Great, thanks for that reminder, God.  This life isn’t going to be a piece of cake, and we will have trouble.  Right old ray of sunshine you are.  But, you have overcome the world, even overcome death.  At a time like this, that’s easy to lose sight of.  But thank you for the reminder, and for overcoming the world.  It made all the difference.

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“There is a time for everything, and a season for every activity under heaven: a time to weep and a time to laugh, a time to mourn and a time to dance.” Ecclesiastes 2:1,4

Yes, a time for everything.  Even Jesus wept at the tomb of Lazarus.  But remember what He said just before He went to the tomb, to Martha? 

“I am the resurrection and the life.  He who believes in me will live, even though he dies; and whoever lives and believes in me will never die.  Do you believe this?”  John 11: 25-26

Yes, Lord.  I believe.  But help my unbelief. 

I don’t have all the answers.  I can’t explain why my uncle’s life was ended on this earth.  I don’t know how best to fill the hole that is left in his absence.  But I do know where to start finding peace:  At the foot of the cross, in the arms of Jesus.

Challenges, Speedbumps, and Mountains

I started off 2016/ended 2015 with this facebook status:

Honestly, I’m glad that 2015 is going to be in the rearview mirror. Praying that 2016’s challenges and speedbumps and mountains will be weathered with God’s grace and strength, not my own.

And boy, what a 2016 it’s been so far.

Challenges, speedbumps, and mountains?  Check, check, and check.

I can’t give you all the details (because I don’t know all of them myself) but suffice it to say that every area of my life has been … well, for lack of any other words, jumbled up … this year.

I am facing a year of giant changes.  I don’t know yet where these changes will take me – or when.  But I do know that God is unchanging.  Unyielding.  Immovable.

I am facing a year of the unknown.  I don’t know what is going to happen in this year, but I do know that God is all-knowing.  All-loving.  All-powerful.

2016 not my own

I am facing more than a year of challenges – I am facing a lifetime.  A lifetime of things that I don’t expect, don’t understand, and won’t soon forget.  But it’s a lifetime of challenges weathered with the God of the Universe on my side.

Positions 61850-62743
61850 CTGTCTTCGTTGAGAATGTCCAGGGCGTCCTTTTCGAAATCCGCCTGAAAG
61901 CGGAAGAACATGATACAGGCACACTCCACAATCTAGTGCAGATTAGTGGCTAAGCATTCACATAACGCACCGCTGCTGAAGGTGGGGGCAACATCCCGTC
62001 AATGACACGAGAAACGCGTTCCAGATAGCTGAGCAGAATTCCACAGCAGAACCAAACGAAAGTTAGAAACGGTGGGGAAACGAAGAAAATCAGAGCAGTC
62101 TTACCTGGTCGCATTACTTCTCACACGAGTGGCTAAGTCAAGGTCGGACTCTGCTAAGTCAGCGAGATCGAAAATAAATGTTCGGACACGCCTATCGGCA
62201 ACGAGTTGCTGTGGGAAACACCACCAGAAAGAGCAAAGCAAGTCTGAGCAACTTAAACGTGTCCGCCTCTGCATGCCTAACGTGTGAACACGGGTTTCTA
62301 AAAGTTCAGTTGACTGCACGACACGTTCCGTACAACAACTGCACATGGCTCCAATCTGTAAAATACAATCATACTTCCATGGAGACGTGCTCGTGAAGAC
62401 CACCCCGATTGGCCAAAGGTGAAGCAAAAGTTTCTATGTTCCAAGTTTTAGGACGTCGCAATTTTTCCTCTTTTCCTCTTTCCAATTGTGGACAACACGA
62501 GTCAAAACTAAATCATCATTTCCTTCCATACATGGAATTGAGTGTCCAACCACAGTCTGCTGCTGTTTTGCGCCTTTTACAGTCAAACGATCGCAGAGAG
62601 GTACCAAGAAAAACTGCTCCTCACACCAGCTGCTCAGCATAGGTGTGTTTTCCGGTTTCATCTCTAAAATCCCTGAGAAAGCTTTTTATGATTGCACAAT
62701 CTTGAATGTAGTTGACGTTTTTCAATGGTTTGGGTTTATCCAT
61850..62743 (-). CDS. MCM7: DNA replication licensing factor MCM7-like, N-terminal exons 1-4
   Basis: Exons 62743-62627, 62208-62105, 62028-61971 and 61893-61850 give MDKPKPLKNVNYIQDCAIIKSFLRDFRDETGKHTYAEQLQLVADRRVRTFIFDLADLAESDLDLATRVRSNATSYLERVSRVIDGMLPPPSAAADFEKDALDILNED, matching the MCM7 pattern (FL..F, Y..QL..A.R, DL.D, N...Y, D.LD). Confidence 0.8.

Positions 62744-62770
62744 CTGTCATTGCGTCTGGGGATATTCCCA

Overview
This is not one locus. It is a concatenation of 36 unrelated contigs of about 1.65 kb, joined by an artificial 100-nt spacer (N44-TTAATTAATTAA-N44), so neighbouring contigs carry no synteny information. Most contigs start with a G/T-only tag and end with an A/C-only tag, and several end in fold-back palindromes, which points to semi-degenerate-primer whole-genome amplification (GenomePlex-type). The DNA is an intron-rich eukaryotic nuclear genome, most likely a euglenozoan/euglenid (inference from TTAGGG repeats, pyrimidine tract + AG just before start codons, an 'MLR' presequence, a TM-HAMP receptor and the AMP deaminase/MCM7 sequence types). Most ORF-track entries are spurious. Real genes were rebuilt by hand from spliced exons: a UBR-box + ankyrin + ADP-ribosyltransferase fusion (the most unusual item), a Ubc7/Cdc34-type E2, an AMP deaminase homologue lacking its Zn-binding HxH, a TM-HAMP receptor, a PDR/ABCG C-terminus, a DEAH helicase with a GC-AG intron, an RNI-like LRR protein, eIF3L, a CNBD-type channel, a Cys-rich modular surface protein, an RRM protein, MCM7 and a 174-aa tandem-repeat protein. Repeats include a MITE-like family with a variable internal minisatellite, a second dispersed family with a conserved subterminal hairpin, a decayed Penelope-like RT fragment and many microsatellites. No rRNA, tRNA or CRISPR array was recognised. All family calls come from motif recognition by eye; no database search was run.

I am facing more than a year of speedbumps – I am facing a lifetime.  Some speedbumps may throw me for a loop, while others may slow me down.  But it’s a lifetime of speedbumps faced with my God in the driver’s seat.

I am facing more than a year of mountains – I am facing a lifetime.  I will climb, and I will fall.  And when I get to the top, there will be more mountains to climb. But it’s a lifetime of climbing mountains with the Lord of Creation by my side.

I can’t do this, but God can.  And He will.  Every step of the way, He is with me.  No matter what challenges, speedbumps and mountains come my way, I will not be shaken.  I will not be moved.  Because my God is with me, and He will never leave or forsake me.  Amen and amen.

 

When God Is At Work, And We Just Have To Stand Back And Say Wow

By Kristen Entwistle

Sometimes I just have to stand back and marvel at how God works.  It’s pretty amazing.

In late October, I came across Simple Moments Stick, where they were pairing up bloggers from around the world for the month of November to encourage one another.  I ended up getting paired up with Nichole from My Anchored Life.  I must admit, I definitely went into this whole thing completely on a whim, not really knowing what to expect.

And God blew away my expectations.  Big time.

I started by reading through some of Nichole’s blog.  God has certainly given Nichole the gift of writing, and she is using it for His glory.  Her blog is anchored in Christ, as is her life, and she seemed like an awesome person that I really wanted to get to know.

nicholeWhen I first e-mailed Nichole, I was afraid she was going to take one look at my e-mail and ask for a different partner.  Not because I’m scary or demanding, but because she wanted someone who was more on her level.  You see, Nichole’s a home-school mom of four kids, while I am mom of none.  Nichole is married to her military husband and has moved many places over her life, while I am…not.  Nichole spent the month of October blogging EVERY DAY, while I definitely did not.

And then…she e-mailed me back.